AMBOY — The nearly vacant Amboy school building sits near the intersection of Highways 30 and 169, so “The Junction” seemed like an appropriate name for the facility, which a group of community members hope to revive.
But the group’s ideas for the building also make the name appropriate: varied and diverse, and all coming together under one roof to bolster Amboy’s economy. If a feasibility study indicates the group’s business plan will work, the school site could be used as a commercial kitchen, recreation facilities, a banquet hall, an RV park and campground, and for firearms safety classes and a shooting range.
“We intend the building to be kind of a coming together,” said Amboy Area Community Club member Lisa Lindberg who is helping head up the project.
Facing a $1.2 million budget reduction, the Maple River School Board voted to close the Amboy school site, which was serving as a middle school, at the end of the 2009 school year. For the first time since 1879 Amboy was without a school.
In the years since, the building has continued to house community education classes and Early Childhood and Family Education, and the gym has been used for sports practices. The annual maintenance costs and to keep the boilers running, among other things, is about $45,000-$50,000 for the Maple River school district, said Supt. Dan Anderson.
So the district became interested in finding the right group to purchase the building, he said. But it was important that the group have the best interest for the community in mind, he said. And the district also hoped to find a buyer who would continue to rent space to the district for programs.
“We’re trying to work with the community to provide a good landing spot for that building and (make sure) it doesn’t fall into disrepair,” Anderson said. “The district has always been interested in having it stay a part of the community.”
Members of the Amboy Community Club stepped forward, believing that the city of about 530 people has suffered from the loss of the school due to the lack of regular traffic and activities. Recently the School Board voted to approve an option to purchase, which gives the group one year to conduct a feasibility study. The building would be sold for $1,000.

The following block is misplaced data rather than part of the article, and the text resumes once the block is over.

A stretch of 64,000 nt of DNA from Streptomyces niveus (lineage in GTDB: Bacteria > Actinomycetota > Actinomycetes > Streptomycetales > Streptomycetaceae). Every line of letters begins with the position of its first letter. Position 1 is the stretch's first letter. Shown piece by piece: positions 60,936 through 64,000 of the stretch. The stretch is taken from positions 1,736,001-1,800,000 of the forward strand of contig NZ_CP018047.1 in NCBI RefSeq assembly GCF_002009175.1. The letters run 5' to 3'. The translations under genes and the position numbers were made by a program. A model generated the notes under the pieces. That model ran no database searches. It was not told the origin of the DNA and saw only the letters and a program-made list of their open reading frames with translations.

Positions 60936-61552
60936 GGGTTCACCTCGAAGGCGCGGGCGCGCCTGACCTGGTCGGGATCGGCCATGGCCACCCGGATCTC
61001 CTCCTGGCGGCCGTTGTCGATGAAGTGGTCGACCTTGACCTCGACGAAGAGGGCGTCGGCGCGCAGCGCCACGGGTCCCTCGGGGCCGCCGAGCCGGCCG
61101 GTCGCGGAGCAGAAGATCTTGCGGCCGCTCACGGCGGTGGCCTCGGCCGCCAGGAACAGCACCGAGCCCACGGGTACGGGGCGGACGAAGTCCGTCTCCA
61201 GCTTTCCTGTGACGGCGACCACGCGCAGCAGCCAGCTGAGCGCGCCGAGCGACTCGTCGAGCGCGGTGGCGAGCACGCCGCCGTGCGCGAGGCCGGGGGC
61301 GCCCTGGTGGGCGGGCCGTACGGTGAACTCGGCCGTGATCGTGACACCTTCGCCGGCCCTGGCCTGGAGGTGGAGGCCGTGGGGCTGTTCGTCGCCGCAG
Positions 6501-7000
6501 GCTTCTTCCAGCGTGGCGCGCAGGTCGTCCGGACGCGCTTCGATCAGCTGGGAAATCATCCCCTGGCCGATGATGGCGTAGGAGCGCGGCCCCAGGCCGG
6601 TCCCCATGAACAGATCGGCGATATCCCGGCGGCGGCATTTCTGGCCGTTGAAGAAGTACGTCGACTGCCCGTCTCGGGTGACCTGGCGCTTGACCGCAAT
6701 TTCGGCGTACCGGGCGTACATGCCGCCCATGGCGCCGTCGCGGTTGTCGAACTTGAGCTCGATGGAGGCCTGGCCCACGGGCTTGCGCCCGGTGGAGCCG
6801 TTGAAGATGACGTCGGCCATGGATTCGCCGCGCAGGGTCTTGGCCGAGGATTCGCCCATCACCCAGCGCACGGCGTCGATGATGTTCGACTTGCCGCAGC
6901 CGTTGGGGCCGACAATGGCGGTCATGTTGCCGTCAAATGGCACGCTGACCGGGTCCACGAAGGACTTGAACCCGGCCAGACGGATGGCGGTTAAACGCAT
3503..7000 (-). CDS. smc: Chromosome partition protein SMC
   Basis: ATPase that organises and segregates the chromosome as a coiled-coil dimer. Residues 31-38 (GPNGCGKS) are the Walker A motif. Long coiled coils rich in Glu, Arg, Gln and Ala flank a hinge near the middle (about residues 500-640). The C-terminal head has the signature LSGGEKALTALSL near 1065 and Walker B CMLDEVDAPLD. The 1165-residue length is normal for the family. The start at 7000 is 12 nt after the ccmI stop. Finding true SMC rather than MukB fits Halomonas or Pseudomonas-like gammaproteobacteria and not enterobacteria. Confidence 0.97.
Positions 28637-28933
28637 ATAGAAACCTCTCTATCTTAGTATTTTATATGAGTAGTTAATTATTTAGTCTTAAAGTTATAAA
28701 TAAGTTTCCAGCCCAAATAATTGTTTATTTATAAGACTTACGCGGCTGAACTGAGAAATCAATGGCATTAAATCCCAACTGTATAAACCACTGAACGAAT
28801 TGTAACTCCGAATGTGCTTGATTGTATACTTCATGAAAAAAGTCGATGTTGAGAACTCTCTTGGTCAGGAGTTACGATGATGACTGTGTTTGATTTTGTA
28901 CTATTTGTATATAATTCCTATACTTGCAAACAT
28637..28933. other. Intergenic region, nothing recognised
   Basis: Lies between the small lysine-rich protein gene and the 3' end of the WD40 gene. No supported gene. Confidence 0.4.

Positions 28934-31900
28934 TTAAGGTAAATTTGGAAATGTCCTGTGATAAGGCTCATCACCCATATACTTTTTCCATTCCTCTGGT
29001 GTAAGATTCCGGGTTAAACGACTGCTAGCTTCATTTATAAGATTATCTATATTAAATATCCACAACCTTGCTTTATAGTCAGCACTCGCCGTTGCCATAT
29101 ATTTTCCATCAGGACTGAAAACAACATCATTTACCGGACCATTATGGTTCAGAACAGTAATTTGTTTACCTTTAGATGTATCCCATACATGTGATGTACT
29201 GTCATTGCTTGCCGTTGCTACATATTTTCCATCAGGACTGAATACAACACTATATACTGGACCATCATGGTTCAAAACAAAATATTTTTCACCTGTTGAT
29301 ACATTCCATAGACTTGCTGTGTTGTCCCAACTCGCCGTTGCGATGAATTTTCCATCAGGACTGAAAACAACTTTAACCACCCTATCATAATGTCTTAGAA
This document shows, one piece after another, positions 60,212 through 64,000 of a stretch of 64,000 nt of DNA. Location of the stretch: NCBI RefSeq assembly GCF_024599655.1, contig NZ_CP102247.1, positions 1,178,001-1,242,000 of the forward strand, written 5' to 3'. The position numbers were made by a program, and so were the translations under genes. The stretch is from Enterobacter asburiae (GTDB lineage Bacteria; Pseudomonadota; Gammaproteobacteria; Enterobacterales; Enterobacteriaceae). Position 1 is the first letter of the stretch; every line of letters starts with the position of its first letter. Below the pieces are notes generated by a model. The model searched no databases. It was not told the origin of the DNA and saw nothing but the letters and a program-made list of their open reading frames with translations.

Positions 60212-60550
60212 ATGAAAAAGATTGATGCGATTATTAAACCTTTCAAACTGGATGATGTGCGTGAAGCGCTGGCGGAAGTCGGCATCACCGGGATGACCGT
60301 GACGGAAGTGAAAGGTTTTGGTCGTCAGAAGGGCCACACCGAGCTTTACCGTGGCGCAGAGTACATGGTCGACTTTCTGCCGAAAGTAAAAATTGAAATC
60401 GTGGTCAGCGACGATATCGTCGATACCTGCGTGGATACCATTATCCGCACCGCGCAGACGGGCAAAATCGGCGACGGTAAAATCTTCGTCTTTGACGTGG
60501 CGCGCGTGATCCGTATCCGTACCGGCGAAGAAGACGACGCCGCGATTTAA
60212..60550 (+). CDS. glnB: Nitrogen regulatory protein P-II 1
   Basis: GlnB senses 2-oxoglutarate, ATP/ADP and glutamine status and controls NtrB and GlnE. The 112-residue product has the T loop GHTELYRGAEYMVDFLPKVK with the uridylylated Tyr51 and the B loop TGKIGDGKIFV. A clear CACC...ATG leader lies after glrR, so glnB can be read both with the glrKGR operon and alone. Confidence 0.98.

On “The Junction” web page of the city of Amboy’s website it states:
“Downtown businesses have seen a decline in revenue, activities for kids and families are less available and overall local employment is down. Seniors are leaving the community. As a result, a group of local citizens formed to investigate developing the school site into a project that would help to bring business and families back to Amboy.”
The school building is composed of three sections built in 1896, 1929 and 1955, all of which are up to building codes. The group has hired a consultant, and the six-month feasibility study will cost $10,000.
“We will determine whether our many ideas for this school would make financial sense,” said Lindberg, owner of the Amboy Cottage Cafe. “It needs to make sense. It’s a huge project.”
AgStar Financial Services provided a $5,000 grant and the Amboy Alumni Association provided $1,500. The rest will be funded by donations.
If the group moves forward with the purchase, the next step will be to prioritize renovations and develop a budget. (Lindberg said it’s too early to ballpark the total cost of the project.) She said grants will be among the avenues the group explores to pay for renovations.
Among other things, the building will need roofing repairs, elevator updating, a sprinkler system, sanitary sewer repairs, and a replacement of the boiler system with gas units.
An early timeline indicates the recreation facilities, firearms area, commercial kitchen and banquet facilities would be open by late 2014 or early 2015. School activities would continue during the construction.
Other pieces of the project would be added later, including the lodging, which Lindberg said would be an exciting component.
“Old classrooms could be turned into hotel rooms,” she said, adding that they could have classroom themes, such as the “biology room” and “math room.” “Between Mankato and Blue Earth, there are not many places to stay.”
Lindberg said the most controversial aspect to the project will likely be the shooting range and firearms education center in the south wing of the building. But she said people have indicated there aren’t many places to learn how to use a gun safely.
“We saw there is a need for top-notch facilities for that kind of education,” Lindberg said.
At A Glance The first community meeting regarding "The Junction" project will be held 7 p.m. Wednesday, Oct. 2, at the school building, 211 W. Maine St., in Amboy. The public is welcome to ask questions and provide ideas and feedback. For more information, email Art Sidner at firstname.lastname@example.org or Marty Aldinger at email@example.com; or call Lisa Lindberg 507-380-0288.